When the most pressing items before the House include racecourse safety, the long-term state of the balance of payments and David Cunliffe's new beard, you know it could be a dreary afternoon.
MPs were no doubt relieved to hear that new Racing Minister Nathan Guy considers health and safety an important issue. But such reassurance would not satisfy Winston Peters, not least because he was a racing minister and established the safety fund - something he wanted the House to know given that Guy was claiming credit for funding the initiative.
The New Zealand First leader demanded Guy spell out exactly what he had done for the industry on crucial matters like taxation and stake money - a bit rough considering Guy has held the post for all of two months.
Also new in his job is Broadcasting Minister Craig Foss. Whereas Guy got a ribbing for not doing something, Foss continued to get an old-fashioned roasting for something not of his doing.
Foss had the bad luck to pick up a portfolio with a ticking time-bomb in John Key's post-election reshuffle.
Mainly as a result of a sustained offensive in recent weeks by Labour MP Clare Curran, the appointment of Stephen McElrea, John Key's National Party electorate chairman, to the board of New Zealand On Air is fast looking like one of the more politically stupid examples of political patronage.
Curran yesterday revealed that McElrea had lodged a complaint about the NZ On Air-funded documentary on child poverty screened on TV3 in the week before last year's election.
Not only that. The complaint had been lodged before the screening, adding further fuel to Labour's allegations of political interference.
Foss is in an impossible position. So far his stratagem has been to stand poker-faced and try to blunt Curran's questions by repeatedly saying he has full confidence in the board, the board's decisions are for it to make, it is inappropriate for him to comment on board matters ... and so on. Judging by his obvious discomfort, not even Foss is convinced.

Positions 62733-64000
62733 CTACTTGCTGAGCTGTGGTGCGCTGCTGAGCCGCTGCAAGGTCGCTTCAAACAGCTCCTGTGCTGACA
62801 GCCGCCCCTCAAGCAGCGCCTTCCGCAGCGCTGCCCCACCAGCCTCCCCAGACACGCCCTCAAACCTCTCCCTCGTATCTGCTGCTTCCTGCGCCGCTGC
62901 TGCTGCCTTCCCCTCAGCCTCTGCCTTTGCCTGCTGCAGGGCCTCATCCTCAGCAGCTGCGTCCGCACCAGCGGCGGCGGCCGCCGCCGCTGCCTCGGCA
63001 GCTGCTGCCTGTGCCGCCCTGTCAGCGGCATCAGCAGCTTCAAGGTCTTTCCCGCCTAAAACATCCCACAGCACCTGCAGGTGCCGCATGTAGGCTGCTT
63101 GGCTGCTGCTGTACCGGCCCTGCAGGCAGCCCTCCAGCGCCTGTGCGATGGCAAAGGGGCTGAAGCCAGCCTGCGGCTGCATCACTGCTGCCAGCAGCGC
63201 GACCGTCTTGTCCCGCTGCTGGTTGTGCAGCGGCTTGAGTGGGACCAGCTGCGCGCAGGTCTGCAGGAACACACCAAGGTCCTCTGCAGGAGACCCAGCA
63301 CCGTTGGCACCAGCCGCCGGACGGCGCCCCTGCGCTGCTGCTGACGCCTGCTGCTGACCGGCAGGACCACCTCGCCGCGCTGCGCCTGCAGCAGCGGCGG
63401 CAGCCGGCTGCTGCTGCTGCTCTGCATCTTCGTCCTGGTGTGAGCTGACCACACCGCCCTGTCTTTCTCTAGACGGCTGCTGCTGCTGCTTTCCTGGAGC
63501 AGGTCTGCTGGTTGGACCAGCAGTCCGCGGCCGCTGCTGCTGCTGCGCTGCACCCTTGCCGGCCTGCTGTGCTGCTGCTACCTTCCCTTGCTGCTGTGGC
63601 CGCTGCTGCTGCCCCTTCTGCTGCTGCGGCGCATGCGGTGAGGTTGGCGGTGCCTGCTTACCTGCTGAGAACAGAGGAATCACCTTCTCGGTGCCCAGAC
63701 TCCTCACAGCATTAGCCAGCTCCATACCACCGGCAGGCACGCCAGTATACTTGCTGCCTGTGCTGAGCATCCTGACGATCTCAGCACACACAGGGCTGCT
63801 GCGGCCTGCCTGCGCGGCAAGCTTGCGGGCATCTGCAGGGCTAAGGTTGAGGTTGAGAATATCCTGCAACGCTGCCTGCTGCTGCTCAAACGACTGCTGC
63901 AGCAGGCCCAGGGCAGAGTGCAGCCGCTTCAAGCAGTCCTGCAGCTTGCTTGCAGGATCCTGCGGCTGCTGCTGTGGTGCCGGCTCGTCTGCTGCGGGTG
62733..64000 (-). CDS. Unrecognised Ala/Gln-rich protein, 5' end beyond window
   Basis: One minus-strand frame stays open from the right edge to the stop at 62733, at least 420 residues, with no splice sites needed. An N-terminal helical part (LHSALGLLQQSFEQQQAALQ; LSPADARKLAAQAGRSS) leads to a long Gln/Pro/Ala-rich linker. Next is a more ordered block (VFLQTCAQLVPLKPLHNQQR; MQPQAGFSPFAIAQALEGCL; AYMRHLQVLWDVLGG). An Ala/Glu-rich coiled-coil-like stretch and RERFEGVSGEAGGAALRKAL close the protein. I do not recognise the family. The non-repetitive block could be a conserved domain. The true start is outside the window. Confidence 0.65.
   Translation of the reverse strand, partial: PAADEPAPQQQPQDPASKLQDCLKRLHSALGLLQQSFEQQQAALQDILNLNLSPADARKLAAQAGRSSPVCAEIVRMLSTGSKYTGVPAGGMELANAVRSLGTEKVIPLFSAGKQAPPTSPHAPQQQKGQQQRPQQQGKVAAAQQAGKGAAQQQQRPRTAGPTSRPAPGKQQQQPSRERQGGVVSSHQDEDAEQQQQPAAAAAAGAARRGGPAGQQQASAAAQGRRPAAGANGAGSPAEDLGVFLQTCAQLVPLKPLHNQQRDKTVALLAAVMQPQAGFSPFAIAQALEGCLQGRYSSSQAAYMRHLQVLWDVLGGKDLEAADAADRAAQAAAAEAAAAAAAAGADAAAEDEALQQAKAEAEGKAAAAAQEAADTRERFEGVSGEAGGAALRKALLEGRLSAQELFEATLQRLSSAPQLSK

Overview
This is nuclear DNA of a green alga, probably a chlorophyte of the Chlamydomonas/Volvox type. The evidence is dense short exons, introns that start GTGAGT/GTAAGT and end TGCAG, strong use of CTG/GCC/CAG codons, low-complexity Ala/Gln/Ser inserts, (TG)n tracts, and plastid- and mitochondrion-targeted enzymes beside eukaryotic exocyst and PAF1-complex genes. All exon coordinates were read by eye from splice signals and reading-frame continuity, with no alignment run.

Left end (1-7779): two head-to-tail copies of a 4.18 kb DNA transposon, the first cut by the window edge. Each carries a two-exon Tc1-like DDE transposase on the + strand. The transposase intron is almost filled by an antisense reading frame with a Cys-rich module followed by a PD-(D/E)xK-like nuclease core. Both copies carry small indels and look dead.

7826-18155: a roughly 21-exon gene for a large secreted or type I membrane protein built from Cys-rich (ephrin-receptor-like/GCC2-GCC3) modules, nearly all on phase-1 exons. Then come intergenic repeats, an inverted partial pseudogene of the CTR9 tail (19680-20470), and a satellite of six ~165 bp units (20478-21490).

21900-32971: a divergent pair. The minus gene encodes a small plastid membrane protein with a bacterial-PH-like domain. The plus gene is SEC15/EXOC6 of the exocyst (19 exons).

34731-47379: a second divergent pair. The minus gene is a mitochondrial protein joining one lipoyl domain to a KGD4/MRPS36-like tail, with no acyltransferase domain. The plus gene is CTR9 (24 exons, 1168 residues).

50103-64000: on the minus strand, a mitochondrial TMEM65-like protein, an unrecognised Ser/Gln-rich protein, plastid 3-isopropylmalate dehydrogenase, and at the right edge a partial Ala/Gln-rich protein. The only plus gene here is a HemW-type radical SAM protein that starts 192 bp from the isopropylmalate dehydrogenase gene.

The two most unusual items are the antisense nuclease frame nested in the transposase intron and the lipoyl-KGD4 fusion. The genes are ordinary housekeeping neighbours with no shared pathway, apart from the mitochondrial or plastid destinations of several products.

Yesterday Curran asked whether McElrea's political connection to the Prime Minister had been considered during the appointment process. Foss' response was that all board appointments follow the standard due diligence process for Crown entities.
Labour MPs claimed Foss had failed to answer the question. Speaker Lockwood Smith then surprisingly intervened, saying it would be normal for the appointments procedure to consider whether political affiliations could be compromising.
Amazed by Smith's contribution, Labour's Trevor Mallard expressed gratitude for the interpretation. But, along with Peters, Mallard wanted to hear the same from the horse's mouth. Smith insisted he could not force Foss to give a certain answer.
But Labour's moral victory left another question unanswered. Having unsuccessfully sought to trip up Key for so long over relative trivia, Labour (finally) is making headway on something of real concern.
So why isn't the party giving more priority to Curran's questions? Yesterday she was bottom of the list. She deserves better.